Mayo Clinic Study: COVID Restrictions Causing Loneliness
Rochester, MN (KROC AM News) - Add loneliness to the list of problems caused by the COVID-19 virus - especially among women.
A recent study by Mayo Clinic researchers “found a significant increase in loneliness and a decrease in feelings of friendship during the pandemic.”
The study found women and those with poorer health were especially affected by feelings of loneliness. The researchers acknowledge the importance of social distancing and avoiding family and social gatherings but Covid-related restrictions “can have unintended social, mental, financial and substance abuse issues.”
"A conscious effort should be made to make meaningful social connection with others," says Jon Ebbert, M.D., a Mayo Clinic internal medicine physician and senior author of the study. "During times of social strain and stress, it is important to not only be helpful to one another, but also be present."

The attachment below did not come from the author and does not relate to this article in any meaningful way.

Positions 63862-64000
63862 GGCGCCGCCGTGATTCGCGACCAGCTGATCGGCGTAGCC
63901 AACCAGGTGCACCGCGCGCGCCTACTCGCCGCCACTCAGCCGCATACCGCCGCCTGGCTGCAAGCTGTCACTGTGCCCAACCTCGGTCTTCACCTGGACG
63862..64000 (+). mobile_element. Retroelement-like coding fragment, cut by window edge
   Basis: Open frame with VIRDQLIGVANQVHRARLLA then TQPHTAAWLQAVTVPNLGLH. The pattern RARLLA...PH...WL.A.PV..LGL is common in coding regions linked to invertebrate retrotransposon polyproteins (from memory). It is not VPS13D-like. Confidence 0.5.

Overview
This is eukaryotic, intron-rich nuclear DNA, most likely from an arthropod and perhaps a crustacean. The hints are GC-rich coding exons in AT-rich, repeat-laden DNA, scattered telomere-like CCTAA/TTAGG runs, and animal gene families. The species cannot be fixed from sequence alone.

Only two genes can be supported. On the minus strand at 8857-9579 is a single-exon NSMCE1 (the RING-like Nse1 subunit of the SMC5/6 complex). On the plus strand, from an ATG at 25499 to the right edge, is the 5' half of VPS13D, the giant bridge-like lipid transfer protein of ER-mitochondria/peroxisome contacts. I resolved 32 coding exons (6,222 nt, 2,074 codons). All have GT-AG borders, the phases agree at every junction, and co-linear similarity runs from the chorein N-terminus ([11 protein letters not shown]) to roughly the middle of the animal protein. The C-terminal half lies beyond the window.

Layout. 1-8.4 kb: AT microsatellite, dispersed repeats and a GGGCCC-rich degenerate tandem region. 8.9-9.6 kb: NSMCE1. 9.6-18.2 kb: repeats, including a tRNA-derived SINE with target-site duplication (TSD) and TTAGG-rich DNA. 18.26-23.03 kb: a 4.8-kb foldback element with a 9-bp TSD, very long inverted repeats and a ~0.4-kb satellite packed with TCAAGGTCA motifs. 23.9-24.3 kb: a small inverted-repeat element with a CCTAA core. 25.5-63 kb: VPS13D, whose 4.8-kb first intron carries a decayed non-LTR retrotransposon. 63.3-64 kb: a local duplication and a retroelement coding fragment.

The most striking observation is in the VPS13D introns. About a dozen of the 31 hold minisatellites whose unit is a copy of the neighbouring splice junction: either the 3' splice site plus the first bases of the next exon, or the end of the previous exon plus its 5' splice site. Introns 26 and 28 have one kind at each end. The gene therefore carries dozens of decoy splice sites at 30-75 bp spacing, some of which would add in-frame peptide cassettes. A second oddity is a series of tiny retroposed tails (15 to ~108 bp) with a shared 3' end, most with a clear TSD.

Women reported higher levels of loneliness during the pandemic, compared to men. The researchers hypothesize that one contributing factor could be that women's employment was significantly more likely to have been affected by the COVID-19 pandemic, according to U.S. unemployment data.
"The workplace is often a place of social networking and support. Furthermore, as jobs transitioned from the workplace to the home setting, this could have further strained social connections for women," says lead author Lindsey Philpot, Ph.D., a health services researcher and epidemiologist in the Department of Medicine at Mayo Clinic.
The largest change was a decrease in friendships, followed by an increase in loneliness.
"Personal connection comes in many forms. We may be observing that during an infectious pandemic, women may suffer a greater burden of loneliness," Dr. Ebbert says. "All of us should remember to focus on friendships to remain resilient during significant changes in social structures."
People in a lifetime relationship made up 77% of survey respondents. Of the respondents, 63% were women, 78% said they were in good or very good health, and the average age was 60.
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